Congress was and might still be exempt from all laws regarding sexual harassment, equal opportunity in employment, nepotism, etc. This is the way Congress has always operated.

GNAA (-1, Flamebait)

Anonymous Coward | more than 5 years ago | (#26775295)

if You move a table and shouting that to the crowd in

Even though these are not super secret... (1)

solweil (1168955) | more than 5 years ago | (#26775325)

from http://www.opencrs.com/ [opencrs.com] "American taxpayers spend over $100 million a year to fund the Congressional Research Service, a "think tank" that provides reports to members of Congress on a variety of topics relevant to current political events. Yet, these reports are not made available to the public in a way that they can be easily obtained."

Wikileaks Publishes $1B of Public Domain Resear... (-1, Flamebait)

Anonymous Coward | more than 5 years ago | (#26775359)

NIGGUH WHUT?

Everything is so much clearer (1)

spicate (667270) | more than 5 years ago | (#26775391)

With helpful reports like this one [wikileaks.org] available, it's no wonder that our Congress is the most responsive and insightful bunch of legislators in the world.

Re:Everything is so much clearer (2, Insightful)

Awod (956596) | more than 5 years ago | (#26775769)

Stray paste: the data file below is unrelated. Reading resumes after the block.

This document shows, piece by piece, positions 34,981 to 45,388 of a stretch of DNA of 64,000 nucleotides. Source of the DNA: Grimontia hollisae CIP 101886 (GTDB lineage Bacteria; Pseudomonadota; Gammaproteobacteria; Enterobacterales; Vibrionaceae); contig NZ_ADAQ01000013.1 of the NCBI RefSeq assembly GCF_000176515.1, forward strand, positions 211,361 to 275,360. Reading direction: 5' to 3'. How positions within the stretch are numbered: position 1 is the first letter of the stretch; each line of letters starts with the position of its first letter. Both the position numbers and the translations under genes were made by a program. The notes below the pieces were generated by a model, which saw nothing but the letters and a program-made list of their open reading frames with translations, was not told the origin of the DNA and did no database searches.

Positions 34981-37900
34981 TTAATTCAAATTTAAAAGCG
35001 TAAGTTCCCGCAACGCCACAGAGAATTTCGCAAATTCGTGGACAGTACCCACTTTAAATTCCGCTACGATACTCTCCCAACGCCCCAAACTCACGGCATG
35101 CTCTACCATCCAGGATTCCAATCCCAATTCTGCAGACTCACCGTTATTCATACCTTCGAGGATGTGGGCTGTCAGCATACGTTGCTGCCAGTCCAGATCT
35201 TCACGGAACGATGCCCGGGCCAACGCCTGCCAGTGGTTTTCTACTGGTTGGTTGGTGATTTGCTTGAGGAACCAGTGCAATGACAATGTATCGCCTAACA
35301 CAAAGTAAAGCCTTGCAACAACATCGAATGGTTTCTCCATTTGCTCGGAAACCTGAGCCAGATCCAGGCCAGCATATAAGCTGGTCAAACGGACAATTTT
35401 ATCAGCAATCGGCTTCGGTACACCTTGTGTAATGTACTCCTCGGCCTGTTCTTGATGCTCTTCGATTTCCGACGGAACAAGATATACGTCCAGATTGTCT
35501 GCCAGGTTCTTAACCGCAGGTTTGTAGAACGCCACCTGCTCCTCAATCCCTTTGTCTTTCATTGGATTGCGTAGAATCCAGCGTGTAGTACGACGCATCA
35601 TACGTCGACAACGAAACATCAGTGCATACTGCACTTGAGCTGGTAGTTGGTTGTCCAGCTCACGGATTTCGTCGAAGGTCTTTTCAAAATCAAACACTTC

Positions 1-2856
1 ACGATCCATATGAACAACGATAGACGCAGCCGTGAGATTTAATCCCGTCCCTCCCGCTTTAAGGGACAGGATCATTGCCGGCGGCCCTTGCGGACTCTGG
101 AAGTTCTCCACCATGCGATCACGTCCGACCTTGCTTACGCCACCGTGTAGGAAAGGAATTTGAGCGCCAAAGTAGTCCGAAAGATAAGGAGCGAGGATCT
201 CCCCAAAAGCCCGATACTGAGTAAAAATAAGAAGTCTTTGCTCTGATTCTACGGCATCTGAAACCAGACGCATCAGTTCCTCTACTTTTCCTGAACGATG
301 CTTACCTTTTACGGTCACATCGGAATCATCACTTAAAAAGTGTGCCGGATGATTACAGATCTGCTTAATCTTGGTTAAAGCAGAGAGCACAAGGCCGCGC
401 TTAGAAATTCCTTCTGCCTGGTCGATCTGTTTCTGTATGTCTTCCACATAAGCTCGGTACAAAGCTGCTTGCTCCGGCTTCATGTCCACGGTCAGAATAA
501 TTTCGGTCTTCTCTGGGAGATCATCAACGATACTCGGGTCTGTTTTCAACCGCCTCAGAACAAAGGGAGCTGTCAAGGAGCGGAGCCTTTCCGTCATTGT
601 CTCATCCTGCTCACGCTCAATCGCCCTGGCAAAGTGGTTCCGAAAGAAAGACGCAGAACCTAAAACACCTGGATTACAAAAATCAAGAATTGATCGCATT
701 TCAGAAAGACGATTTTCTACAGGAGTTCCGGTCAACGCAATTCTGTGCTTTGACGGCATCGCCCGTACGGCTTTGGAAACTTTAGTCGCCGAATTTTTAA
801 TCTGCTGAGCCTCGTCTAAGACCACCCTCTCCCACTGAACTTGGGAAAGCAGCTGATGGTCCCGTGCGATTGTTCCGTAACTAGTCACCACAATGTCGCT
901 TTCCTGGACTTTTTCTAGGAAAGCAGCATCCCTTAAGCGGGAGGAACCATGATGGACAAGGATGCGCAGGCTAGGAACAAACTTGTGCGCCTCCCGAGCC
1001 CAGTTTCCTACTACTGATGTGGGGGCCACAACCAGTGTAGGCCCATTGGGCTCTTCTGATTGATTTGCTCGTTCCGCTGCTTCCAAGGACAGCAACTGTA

"Congress is concerned with the health of the U.S. economy, which affects the living standards of all Americans. The 2001 recession was unusually mild and brief by historical standards. At 120 months, the expansion that preceded it had been the longest in U.S. history. Is this a coincidence? A body of research concludes that it is not. Since 1984,"

*sigh*

Of course, always blame it on 1984..

Anyone have a torrent? (0)

Anonymous Coward | more than 5 years ago | (#26775395)

This seems like the perfect thing to download and have my search app index. Then whenever I wanted to read about what my Congressman 'knows' about things like FOSS or the IRA, I could find it very quickly. I'm also not sure why FOSS and the IRA are the first two things to come to by mind.

So, what's so interesting? (3, Interesting)

ugen (93902) | more than 5 years ago | (#26775541)

So now that these reports are "released", how many of you, slashdot readers that post in this thread, actually read at least 1 of them in its entirety? How many read 2? 5? Hands, anyone?

I did go to the site. I read 3 reports on a topic that interests me. What I found was a dry, relatively correct, summary of public and well known information. These reports are created so that each congressman (or whoever else may need them) does not have to read every single newspaper, web site or send his staff on a search of basic statistics. The information is not obtained in ways that are inaccessible to you and me, and reports do not seem to provide any particular insight not already available to those who follow the topic (for example I found nothing of interest in these reports, everything was well known to me, because I follow this topic on my own).